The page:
The main immunopathological feature of AR is an imbalance between the differentiation of Th1 and Th2 cells, with Th2 cells predominating [19, 33]. A number of intracellular signaling pathways and transcription factors have been shown to play key roles in driving directional Th cell differentiation [34]. T-bet, a member of the t-box gene family; is selectively expressed in Th1 cells, where it not only promotes Th1 cell differentiation and IFN-γ secretion but also inhibits GATA3 expression and influences IL-4 signaling and Th2 cell differentiation [35]. T-bet deficient mice exhibit defects in IFN-γ production and express excessive levels of Th2 cytokines [36]. GATA3 is a member of the GATA transcription factor family. Previous studies have demonstrated that IL-4 induces the expression of GATA3 by activating STAT6, which further promotes IL-4 gene transcription and Th2 cell differentiation. GATA3 inhibits the development of Th1 cells and the secretion of cytokines such as IFN-γ, and it also induces T cells to become Th2 cells [37, 38]. Therefore, the high GATA3 expression and low T-bet expression suggest local imbalance between Th1 and Th2 cell differentiation [39]. In the present, IHC and western blot analysis showed that T-bet and GATA3 proteins were downregulated and upregulated, respectively, in the nasal mucosa and spleen tissues of AR mice compared with control mice, which would favor Th2 cell differentiation. PEFF treatment reversed this pattern of protein expression, thereby correcting the imbalance in Th1 and Th2 cell differentiation.

In conclusion, our study of the AR mouse model demonstrated that PEFF exerts a potent anti-inflammatory effect, which ameliorated the rhinitis symptoms, reduced the nasal histopathology, inhibited the release of proinflammatory mediators, and regulated the differentiation of Th1 and Th2 cells. These findings provide support for the use of PEFF and traditional Chinese medicine in the prevention and treatment of AR.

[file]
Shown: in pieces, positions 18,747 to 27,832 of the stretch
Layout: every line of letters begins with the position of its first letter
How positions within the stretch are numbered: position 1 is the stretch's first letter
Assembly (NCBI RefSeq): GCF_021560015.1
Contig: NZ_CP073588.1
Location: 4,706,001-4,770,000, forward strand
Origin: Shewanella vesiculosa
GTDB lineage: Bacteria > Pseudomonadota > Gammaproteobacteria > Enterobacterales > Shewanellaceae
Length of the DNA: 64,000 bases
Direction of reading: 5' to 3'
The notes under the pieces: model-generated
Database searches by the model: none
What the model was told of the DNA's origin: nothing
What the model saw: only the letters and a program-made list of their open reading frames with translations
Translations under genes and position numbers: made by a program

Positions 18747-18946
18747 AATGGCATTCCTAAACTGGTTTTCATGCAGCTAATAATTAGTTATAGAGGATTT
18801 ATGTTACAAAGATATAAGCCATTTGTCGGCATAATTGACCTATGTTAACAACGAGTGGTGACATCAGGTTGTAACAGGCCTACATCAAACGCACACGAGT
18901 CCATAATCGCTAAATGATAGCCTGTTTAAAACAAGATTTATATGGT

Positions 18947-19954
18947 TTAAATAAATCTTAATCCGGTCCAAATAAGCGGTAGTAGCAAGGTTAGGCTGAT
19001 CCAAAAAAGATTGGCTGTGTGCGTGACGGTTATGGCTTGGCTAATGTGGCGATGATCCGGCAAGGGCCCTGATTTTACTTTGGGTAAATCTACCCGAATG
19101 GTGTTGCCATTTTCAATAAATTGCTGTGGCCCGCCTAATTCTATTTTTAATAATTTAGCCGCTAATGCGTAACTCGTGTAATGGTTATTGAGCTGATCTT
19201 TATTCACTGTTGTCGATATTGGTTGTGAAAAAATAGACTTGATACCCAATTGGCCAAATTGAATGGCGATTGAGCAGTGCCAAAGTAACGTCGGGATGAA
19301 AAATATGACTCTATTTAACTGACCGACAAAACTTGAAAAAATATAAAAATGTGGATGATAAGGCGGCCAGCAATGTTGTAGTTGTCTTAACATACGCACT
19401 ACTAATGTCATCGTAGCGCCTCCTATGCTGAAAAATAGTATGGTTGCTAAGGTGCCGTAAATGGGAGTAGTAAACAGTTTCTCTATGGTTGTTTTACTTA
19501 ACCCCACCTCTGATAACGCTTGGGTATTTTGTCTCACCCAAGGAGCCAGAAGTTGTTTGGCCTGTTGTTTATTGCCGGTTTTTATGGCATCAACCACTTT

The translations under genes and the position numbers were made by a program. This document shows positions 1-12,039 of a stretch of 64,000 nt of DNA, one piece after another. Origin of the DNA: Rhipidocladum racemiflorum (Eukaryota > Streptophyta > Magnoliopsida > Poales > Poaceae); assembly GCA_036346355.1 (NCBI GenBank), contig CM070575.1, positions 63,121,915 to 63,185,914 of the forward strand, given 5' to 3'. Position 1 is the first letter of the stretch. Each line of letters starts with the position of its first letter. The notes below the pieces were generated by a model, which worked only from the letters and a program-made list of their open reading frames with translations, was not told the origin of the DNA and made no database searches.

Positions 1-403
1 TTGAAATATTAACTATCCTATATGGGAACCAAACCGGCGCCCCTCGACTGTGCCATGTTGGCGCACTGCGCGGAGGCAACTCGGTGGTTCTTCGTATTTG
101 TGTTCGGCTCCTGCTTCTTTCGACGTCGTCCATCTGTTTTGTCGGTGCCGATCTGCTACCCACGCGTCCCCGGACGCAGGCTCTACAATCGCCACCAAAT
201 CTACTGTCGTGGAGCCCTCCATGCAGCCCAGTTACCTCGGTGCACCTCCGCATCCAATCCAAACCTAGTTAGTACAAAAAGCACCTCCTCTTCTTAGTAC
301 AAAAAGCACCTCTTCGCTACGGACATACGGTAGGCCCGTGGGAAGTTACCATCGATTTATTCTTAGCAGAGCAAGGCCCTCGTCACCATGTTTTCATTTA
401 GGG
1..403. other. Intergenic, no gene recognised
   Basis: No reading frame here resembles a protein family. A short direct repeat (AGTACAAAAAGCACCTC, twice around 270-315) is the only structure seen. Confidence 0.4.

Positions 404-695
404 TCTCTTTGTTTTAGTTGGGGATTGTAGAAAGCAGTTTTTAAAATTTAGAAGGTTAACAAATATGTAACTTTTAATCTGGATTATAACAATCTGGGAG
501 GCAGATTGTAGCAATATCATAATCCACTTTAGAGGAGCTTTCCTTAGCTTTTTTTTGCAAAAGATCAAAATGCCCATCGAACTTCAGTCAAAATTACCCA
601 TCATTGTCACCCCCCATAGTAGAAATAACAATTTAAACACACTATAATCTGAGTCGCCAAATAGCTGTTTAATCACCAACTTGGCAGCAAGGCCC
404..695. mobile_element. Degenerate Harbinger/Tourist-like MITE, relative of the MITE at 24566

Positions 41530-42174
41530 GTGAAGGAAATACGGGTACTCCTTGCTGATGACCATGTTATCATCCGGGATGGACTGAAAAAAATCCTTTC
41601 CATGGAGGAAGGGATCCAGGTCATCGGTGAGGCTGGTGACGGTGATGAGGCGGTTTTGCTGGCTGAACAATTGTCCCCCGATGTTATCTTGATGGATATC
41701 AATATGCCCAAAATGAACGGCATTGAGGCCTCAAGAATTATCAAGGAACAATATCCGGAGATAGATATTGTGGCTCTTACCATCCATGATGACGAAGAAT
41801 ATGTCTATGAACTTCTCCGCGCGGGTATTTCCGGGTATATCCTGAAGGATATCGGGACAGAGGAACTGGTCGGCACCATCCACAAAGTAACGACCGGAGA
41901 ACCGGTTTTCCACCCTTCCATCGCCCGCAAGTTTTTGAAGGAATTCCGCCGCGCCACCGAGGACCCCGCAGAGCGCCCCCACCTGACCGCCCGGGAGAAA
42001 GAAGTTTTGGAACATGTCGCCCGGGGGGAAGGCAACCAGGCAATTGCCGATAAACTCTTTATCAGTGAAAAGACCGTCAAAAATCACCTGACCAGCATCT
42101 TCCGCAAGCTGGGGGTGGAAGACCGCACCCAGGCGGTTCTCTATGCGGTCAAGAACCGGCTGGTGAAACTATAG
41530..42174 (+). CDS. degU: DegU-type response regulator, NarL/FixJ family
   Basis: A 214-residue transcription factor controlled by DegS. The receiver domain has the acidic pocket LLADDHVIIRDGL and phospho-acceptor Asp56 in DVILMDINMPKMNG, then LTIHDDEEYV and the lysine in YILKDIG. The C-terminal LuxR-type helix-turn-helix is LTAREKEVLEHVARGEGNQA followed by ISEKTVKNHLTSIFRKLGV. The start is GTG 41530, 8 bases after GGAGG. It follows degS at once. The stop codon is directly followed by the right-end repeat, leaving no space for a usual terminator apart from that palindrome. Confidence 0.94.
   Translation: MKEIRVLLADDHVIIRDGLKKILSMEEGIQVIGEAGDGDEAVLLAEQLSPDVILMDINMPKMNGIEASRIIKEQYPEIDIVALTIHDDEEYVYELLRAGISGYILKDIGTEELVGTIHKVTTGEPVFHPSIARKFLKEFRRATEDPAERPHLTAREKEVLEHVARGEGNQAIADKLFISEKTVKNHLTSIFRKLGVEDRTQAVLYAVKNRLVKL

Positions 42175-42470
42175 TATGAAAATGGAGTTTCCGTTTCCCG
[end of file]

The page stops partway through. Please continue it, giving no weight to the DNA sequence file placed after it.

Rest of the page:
Abbreviations

PEFF: Petroleum extract of Farfarae Flos; AR: Allergic rhinitis; OVA: Ovalbumin; PBS: Phosphate buffer solution; H&E: Hematoxylin and eosin; BUD: Budesonide; DMSO: Dimethyl sulfoxide; ELISA: Enzyme-linked immunosorbent assay; Thl: Type 1 helper T cell; Th2: Type 2 helper T cell; T-bet: T-box expressed in T cells; GATA3: GATA-binding protein 3; IFN-γ: Interferon-γ; IL-4: Interleukin-4; IHC: Immunohistochemistry.

Acknowledgements

This work was supported by Shanxi Province Scientific and Technological Achievements Transformation Guidance Foundation (grant: 201804D131043), The Excellent talent science and technology innovation project of Shanxi Province (grant: 201805D211007), National Natural Science Foundation of China (grants: 31270008, 81973466), and Fund of Shanxi “1331 Project”.

Ethics approval

Animal experiments were performed according to the Health Guide for the Care and Use of Laboratory Animals and were approved by the medical ethics committee of Shanxi Medical University.

Author Contributions

WG, SXW and ZYL conceived the study, supervised and approved the study design. YYW, XJZ and JJC performed most of the experiments, interpreted the results. XJZ, JJC and XWZ performed Hematoxylin-eosin staining and immunohistochemistry experiments. YYW, YLZ and MN performed molecular biology experiments. YYW and XJZ repeated the experiments. YYW, WG, SXW and YJG analyzed the data, organized figures and wrote the manuscript. All authors read and approved the final manuscript.

Competing Interests

The authors have declared that no competing interest exists.

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Author contact

Corresponding address Corresponding authors: Wei Gao, M.D., Prof., Shanxi Key Laboratory of Otorhinolaryngology Head and Neck Cancer, First Hospital of Shanxi Medical University, Taiyuan 030001, Shanxi, China. E-mail: gaoweisxentorg; Shuxin Wen, M.D., Prof., Department of Otolaryngology Head & Neck Surgery, Shanxi Bethune Hospital, Taiyuan 030032, Shanxi, China. E-mail: wsxsxorg.


Received 2020-9-6
Accepted 2020-11-19
Published 2021-1-1